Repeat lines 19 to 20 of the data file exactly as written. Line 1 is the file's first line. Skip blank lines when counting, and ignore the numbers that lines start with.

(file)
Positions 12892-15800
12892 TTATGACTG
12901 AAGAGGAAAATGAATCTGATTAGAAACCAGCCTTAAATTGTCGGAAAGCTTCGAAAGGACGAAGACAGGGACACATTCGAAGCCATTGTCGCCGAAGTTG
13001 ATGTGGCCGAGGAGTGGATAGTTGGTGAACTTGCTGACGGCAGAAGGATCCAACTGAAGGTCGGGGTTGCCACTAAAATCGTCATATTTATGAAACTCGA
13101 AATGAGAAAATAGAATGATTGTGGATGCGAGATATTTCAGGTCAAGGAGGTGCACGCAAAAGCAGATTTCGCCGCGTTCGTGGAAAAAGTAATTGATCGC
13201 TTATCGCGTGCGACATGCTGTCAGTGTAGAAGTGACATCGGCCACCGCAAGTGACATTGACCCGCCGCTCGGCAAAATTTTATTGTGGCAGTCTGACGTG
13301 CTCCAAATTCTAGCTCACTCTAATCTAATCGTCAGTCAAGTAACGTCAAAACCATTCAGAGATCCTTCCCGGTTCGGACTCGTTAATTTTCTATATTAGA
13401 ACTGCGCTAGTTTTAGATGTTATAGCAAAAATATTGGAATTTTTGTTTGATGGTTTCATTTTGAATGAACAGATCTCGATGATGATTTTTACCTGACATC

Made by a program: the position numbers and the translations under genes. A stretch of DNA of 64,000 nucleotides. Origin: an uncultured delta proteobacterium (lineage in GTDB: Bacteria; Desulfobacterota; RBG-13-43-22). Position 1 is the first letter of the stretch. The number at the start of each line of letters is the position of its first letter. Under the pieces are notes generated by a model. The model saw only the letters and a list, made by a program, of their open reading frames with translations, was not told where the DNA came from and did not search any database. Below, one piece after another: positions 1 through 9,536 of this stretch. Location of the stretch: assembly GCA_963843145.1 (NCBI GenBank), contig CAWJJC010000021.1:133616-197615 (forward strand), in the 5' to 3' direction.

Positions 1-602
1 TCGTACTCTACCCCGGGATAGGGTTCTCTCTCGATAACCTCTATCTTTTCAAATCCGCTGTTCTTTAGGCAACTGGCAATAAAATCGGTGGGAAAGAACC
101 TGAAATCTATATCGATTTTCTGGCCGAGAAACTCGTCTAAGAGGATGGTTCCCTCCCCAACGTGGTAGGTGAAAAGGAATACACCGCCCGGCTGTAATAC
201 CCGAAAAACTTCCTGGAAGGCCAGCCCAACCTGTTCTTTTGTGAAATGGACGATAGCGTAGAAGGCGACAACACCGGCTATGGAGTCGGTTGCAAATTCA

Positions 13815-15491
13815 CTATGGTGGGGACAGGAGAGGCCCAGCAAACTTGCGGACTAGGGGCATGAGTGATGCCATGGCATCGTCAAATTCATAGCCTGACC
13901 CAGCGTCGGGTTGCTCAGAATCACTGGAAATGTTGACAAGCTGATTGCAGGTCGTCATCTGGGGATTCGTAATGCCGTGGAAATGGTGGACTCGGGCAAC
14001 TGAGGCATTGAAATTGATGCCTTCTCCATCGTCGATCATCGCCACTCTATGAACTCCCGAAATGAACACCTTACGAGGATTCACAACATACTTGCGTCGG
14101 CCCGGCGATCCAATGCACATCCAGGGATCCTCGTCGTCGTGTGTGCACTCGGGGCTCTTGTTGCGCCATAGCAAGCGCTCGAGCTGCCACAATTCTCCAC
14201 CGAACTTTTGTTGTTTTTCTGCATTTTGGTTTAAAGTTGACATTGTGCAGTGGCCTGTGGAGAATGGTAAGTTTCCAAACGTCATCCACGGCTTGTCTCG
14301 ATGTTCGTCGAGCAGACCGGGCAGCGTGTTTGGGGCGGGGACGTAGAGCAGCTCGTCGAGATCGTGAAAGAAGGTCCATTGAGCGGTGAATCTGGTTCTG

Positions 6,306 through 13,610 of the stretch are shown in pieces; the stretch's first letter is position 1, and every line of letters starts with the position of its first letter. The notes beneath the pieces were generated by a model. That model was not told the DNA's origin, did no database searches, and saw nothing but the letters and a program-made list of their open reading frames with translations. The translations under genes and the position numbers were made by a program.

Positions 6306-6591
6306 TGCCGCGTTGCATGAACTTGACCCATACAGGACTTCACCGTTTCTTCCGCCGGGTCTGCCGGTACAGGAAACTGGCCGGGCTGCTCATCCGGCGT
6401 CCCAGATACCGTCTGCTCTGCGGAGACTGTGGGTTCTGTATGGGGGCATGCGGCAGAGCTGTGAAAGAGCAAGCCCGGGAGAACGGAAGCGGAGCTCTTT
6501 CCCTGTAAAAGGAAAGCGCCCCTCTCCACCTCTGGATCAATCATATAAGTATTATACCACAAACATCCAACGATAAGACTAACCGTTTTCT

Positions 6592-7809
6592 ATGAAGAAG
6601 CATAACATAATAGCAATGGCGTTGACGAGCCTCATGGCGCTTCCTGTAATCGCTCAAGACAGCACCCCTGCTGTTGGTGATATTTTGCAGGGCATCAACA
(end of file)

14201 CGAACTTTTGTTGTTTTTCTGCATTTTGGTTTAAAGTTGACATTGTGCAGTGGCCTGTGGAGAATGGTAAGTTTCCAAACGTCATCCACGGCTTGTCTCG
14301 ATGTTCGTCGAGCAGACCGGGCAGCGTGTTTGGGGCGGGGACGTAGAGCAGCTCGTCGAGATCGTGAAAGAAGGTCCATTGAGCGGTGAATCTGGTTCTG